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Agua y Saneamientos Argentinos

Argentine Water and Sanitation S.A.
Native name
Agua y Saneamientos Argentinos S.A.
Company typeS.A.
FoundedMarch 2006; 17 years ago (2006-03)
FounderNéstor Kirchner
Area served
Buenos Aires autonomous city
Greater Buenos Aires
Key people
Malena Galmarini (President)
ProductsDrinking water, sewer service
OwnerGovernment of Argentina
Number of employees
8,000[1] (2022)
ParentMinistry of Interior

Argentine Water and Sanitation (Spanish: Agua y Saneamientos Argentinos, mostly known for its acronym AySA) is a state-owned company of Argentina dedicated to supplying the public with running water and sewer services. Created in 2006 after the Government of Argentina rescinded the contract with "Aguas Argentinas", a corporate group that had granted concession during the Carlos Menem's administration in the 1990s. This way, 90% of the company remained under the control of the Ministry of the Interior, Public Works and Housing,[2] later falling into the jurisdiction of the Ministry of Public Works when it was reformed back into its own ministerial portfolio.[3]

AySA's operation area includes the Buenos Aires autonomous city and 25 partidos of Greater Buenos Aires. As of May 2022, the company had 8,000 employees.[1]



In 1824 the government of Buenos Aires, under the administration of Bernardino Rivadavia, took out an international loan from Baring Brothers to build the port of Buenos Aires and the construction of a potable water system in the city. Nevertheless, those works were never carried out.[4]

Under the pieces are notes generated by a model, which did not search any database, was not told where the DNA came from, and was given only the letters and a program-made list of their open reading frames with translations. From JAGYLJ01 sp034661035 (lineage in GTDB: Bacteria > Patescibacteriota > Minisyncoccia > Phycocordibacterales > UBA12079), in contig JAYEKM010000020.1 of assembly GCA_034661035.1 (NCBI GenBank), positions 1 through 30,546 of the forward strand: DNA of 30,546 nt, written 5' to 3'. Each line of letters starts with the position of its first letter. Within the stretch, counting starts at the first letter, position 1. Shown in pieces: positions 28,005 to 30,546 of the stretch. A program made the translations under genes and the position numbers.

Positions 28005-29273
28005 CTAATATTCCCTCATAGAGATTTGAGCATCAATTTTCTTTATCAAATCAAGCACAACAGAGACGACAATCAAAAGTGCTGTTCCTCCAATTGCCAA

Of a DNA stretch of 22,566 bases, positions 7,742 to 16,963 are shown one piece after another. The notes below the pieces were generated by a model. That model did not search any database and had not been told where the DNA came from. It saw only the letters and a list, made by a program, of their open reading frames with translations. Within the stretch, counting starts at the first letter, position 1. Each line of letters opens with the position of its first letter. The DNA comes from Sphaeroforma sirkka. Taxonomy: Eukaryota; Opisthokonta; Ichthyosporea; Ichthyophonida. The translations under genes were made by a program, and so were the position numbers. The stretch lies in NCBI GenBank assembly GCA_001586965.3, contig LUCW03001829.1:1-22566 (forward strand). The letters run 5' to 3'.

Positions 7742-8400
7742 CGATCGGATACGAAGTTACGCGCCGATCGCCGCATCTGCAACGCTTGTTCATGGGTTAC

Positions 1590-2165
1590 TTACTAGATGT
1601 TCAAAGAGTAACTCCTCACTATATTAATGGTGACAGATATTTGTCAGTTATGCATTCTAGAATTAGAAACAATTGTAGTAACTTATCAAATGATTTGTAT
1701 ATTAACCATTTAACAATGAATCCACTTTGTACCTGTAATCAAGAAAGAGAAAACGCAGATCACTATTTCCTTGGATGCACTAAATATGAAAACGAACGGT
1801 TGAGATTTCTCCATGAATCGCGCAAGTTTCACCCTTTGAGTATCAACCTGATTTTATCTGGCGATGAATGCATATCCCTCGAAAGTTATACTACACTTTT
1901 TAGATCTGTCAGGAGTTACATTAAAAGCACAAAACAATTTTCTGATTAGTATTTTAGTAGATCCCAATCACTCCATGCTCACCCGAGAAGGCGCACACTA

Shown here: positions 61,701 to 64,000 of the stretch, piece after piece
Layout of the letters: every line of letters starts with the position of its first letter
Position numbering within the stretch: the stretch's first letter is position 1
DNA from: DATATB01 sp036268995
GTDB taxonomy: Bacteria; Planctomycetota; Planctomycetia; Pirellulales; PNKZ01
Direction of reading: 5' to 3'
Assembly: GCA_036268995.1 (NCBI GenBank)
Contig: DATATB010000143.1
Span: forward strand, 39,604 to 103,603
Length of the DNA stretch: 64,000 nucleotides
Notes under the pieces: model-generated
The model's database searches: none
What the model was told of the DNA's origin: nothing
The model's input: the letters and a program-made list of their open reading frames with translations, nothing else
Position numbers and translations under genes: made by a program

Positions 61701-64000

On July 18, 1912, "Obras Sanitarias de la Nación" (OSN) was established by Law 8,889 as part of the first Sanitation Plan of 1909 under the presidency of Roque Sáenz Peña. OSN began to expand its area of operation, reaching cities outside Buenos Aires Province. By 1910, 14 capital cities of Argentina had a running water system, with four of them also including sewer system.

After Perón was deposed by the Revolución Libertadora in 1955, the investments decreased abruptly, leaving the preventive maintenance behind. From then on, only urgent works were carried out, resulting in a deterioration of the service, also affected by the rampant inflation in the country. Since the 1960s, OSN associated with local cooperative companies that supply services to small cities (less than 50,000 people each), decentralising operations. In 1973, under the Héctor Cámpora administration, a plant was built in General Belgrano to supply areas of the Buenos Aires south region. Works finished in 1975.[5]

In 1980, all the water services were transferred to the provinces, with Obras Sanitarias focusing only in Buenos Aires.


The government of Carlos Menem carried out a plan of privatization that included OSN, granting concession to "Aguas Argentinas", a corporation group formed by French-owned Suez Environnement, and Spanish Aguas de Barcelona and Banco Galicia. The contract set a term of 20 years of concession, then extended during the government of Fernando de la Rúa.[6]

The OSN debts were not absorbed by Aguas Argentinas, leaving them to the Argentine state. OSN was dissolved in August. Through decree n° 999/92, the rates were increased 74%.[7] The service quality decreased in several cities of Greater Buenos Aires, with no new investments from the company. Maintenance works ceased in order to save costs.[8] From May 1993 to January 2002, rates for residential user increased 88%.[9]